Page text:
Minimum Property Standards Checklist
This quick checklist is based on the law in July 2014. It will help you to identify most significant risks yourself.
Please note – specific requirements will vary depending on your Council, if you are unsure about any of the requirements below, or have any other concerns about the property you should contact your local Council.
If your answer is No to any of the following questions/statements the property may not meet the minimum legal requirements, so you should take action to make sure the property is compliant with the law.
- Do you have the correct planning permission for the current use of the property? Some newly shared houses may need planning permission. (Contact your local Council Planning Department if you are unsure)
- Does the property have a current Energy Performance Certificate (EPC)?
- Is the EPC score E or higher?
- Does the property have a fixed heating system (i.e. gas boiler & radiators, or storage heaters) in good repair, with sufficient power output to heat all bedrooms and any lounges, a timer or programmer, and a device to control room temperature – e.g. thermostat?
- Is the heating easily controllable by the Tenant?
- hot and cold water?
- a surface to prepare food?
- food storage and provision for cooking and refrigeration?
- Do the windows & doors appear to be in good repair and free from excessive draughts?
- If there is a loft or loft room, is it insulated sufficiently? (100mm minimum if gas central heating or 200mm minimum if electric heating)
- If there are shared communal parts (Halls Stair landings, shared Kitchens or Living rooms etc.) a written Fire Safety Risk Assessment is required. Has a written Fire Safety Risk Assessment been completed?
- For single family houses - Does the property have a mains operated fire alarm system, or 10 year life sealed battery smoke detectors in hallways and landings on each level?
- For 3 storey family houses – does the property have mains wired interlinked smoke detectors located in the ground floor hall, first floor landing and second floor landing?
- For shared houses or bedsit accommodation – do fire precautions meet requirements of LACORS guidance on Fire Safety?
- Is there a satisfactory current Landlord Gas Safety certificate for all gas appliances provided?
- Is there a Carbon Monoxide alarm? This is expected to become a legal requirement soon.
- Do you have evidence of servicing and maintenance of all solid fuel appliances by a HETAS/OFTEC engineer within the last 12 months?
- In the last 5 years has the property had a current satisfactory electrical condition report which indicates that the property is free from dangerous or potentially dangerous faults? (This is a legal requirement in a House in Multiple Occupation (HMO), and expected to be required by law for all rental property soon.)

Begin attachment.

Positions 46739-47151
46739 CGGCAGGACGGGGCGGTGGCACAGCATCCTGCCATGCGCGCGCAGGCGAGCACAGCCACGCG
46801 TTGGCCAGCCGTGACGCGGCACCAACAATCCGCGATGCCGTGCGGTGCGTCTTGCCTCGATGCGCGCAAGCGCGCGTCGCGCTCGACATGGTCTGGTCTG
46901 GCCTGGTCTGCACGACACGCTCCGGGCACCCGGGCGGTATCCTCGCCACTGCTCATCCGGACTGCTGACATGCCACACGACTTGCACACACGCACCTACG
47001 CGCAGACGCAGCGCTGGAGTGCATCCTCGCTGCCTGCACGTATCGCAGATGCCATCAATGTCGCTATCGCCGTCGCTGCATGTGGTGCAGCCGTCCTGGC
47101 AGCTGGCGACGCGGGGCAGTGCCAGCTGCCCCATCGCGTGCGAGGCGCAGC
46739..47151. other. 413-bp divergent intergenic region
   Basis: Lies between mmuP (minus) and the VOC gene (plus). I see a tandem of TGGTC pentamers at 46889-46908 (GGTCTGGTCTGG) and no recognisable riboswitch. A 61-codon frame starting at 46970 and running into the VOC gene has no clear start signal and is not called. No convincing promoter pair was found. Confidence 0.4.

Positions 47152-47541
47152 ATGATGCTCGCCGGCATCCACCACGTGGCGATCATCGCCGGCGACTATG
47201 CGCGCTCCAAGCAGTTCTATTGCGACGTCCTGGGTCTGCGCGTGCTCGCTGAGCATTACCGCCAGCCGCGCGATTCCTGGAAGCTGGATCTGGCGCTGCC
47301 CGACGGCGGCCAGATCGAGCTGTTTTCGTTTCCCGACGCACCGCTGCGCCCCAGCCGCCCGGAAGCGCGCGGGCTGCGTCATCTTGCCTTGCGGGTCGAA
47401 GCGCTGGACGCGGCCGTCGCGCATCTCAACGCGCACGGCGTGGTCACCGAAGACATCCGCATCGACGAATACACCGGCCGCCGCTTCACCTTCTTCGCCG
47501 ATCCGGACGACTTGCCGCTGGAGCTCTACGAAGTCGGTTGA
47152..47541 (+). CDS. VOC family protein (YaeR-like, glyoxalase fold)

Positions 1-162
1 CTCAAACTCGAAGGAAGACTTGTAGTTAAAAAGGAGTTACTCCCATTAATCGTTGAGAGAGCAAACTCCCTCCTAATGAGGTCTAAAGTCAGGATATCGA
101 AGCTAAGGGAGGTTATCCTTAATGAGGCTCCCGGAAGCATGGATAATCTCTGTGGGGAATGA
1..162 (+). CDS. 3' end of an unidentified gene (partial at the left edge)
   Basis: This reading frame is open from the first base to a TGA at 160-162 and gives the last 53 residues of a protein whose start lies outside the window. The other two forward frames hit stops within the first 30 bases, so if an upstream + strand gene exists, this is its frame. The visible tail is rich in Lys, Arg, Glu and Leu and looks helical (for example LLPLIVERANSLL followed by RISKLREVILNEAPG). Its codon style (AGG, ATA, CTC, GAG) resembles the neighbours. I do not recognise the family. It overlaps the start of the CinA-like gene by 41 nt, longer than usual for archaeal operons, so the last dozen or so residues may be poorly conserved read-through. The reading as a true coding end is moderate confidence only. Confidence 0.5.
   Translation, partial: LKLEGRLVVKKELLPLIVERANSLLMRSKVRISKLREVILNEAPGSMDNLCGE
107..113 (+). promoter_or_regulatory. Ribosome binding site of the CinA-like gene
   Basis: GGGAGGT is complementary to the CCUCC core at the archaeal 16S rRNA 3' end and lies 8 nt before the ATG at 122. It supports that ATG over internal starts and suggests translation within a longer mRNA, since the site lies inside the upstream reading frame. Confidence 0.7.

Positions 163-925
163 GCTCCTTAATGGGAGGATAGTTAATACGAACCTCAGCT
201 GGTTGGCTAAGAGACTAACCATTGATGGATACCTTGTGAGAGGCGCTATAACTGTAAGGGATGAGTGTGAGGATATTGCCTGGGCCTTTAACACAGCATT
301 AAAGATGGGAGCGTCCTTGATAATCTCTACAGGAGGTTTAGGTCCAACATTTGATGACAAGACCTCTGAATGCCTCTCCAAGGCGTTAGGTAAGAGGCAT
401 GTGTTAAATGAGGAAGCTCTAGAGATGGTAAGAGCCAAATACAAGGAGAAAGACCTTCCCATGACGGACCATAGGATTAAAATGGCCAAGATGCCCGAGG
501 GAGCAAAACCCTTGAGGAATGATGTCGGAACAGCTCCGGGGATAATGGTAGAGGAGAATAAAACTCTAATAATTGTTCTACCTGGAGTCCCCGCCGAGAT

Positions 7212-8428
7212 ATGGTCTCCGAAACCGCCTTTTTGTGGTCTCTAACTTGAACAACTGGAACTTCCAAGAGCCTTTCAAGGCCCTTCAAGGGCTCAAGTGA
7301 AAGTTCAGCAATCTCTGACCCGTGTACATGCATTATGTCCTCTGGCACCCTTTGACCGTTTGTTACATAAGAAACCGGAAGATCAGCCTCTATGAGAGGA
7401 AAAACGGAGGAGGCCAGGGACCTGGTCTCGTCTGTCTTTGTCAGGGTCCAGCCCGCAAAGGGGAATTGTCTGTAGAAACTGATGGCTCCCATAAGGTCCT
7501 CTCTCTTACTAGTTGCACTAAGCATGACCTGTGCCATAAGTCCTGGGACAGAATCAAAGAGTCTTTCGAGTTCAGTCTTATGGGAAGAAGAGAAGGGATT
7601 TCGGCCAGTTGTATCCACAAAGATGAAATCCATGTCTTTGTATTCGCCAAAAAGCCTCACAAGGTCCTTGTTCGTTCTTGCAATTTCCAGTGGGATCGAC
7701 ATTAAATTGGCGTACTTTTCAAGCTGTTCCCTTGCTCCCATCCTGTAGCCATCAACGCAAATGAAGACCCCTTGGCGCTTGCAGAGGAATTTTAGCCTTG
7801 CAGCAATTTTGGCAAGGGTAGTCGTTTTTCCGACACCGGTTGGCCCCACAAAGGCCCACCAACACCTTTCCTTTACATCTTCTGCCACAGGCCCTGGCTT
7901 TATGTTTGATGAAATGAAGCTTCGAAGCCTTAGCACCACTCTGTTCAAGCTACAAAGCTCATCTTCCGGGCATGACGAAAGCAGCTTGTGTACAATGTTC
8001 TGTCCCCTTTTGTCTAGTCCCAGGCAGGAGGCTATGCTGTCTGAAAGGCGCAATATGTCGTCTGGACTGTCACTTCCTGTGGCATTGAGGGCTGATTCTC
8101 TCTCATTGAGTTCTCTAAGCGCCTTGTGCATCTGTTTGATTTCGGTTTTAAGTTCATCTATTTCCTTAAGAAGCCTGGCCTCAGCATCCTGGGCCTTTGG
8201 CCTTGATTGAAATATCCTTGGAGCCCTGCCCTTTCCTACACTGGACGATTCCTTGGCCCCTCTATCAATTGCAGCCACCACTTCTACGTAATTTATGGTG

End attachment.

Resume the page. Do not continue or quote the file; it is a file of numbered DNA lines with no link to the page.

- On a visual inspection of the electrical installation and appliances, you should ensure there are no obvious hazards such as: broken or loose sockets, burn marks, unavoidable overloading, exposed wires or live conductors, cracked or broken light pendants, sockets too close to water
- Do the windows and doors appear to be in a good condition and can they be adequately secured?
- Is there sufficient ventilation in the kitchen, bedrooms, living room and bathroom (an openable window or mechanical extraction fan in a kitchen or bathroom)?
- Are rooms free of extensive black mould growth (over a whole wall or more)?
- Is there at least one inside flushing toilet in working condition?
- Is there a wash hand basin with hot and cold running water in the same room as each toilet?
- Is there at least one bath with hot and cold running water or a shower cubicle with a working shower?
- Does any furniture and soft furnishings supplied comply with the legal fire resistant standard? (E.g. sofas, mattresses must have labels proving they comply with regulations.)
- Is the property free from tripping and falling hazards? (E.g. Stairs with no hand rails, raised and uneven floor surfaces, windows that should have window restrictors to prevent falls.)
- If there are any shared common parts to building has a competent person assessed whether there are any asbestos containing materials that you need to manage?
- Is the property in reasonable repair?
- If the house or flat is shared by 3 unrelated people is it well managed (decoration, cleanliness, maintenance, equipment and facilities in good working order, common parts free from obstruction)? Please note it is a criminal offence if HMO Management Regulations are not met unless the manager has a reasonable excuse.
- If the house or flat is (1) three or more storeys, (2) occupied by five or more unrelated people who (3) share facilities with others then it is likely to require a licence. If yes do you have, or have you applied for, a licence?
- If the accommodation is within an area subject to a discretionary licensing scheme, does it need and have a licence? If yes do you have, or have you applied for, a licence?
- Will the number of people occupying meet the bedroom standard below? - One bedroom for up to two persons
- Is the Living area big enough space for the household occupying to carry out normal activities including space for a child to do educational activities such as homework?
- Do the bedrooms meet or exceed an area of 6.5 m2 (Single) and 9.5m2 (Double) Please note: As every property is different, if the Council carries out an inspection there may be other hazards identified which would also require action. Further information for landlords is available from your local Council
Food safetyDoes the property have adequate:
Condensation & mould
- Two bedrooms for up to four persons
- Three bedrooms for up to six persons
- Four bedrooms for up to seven persons.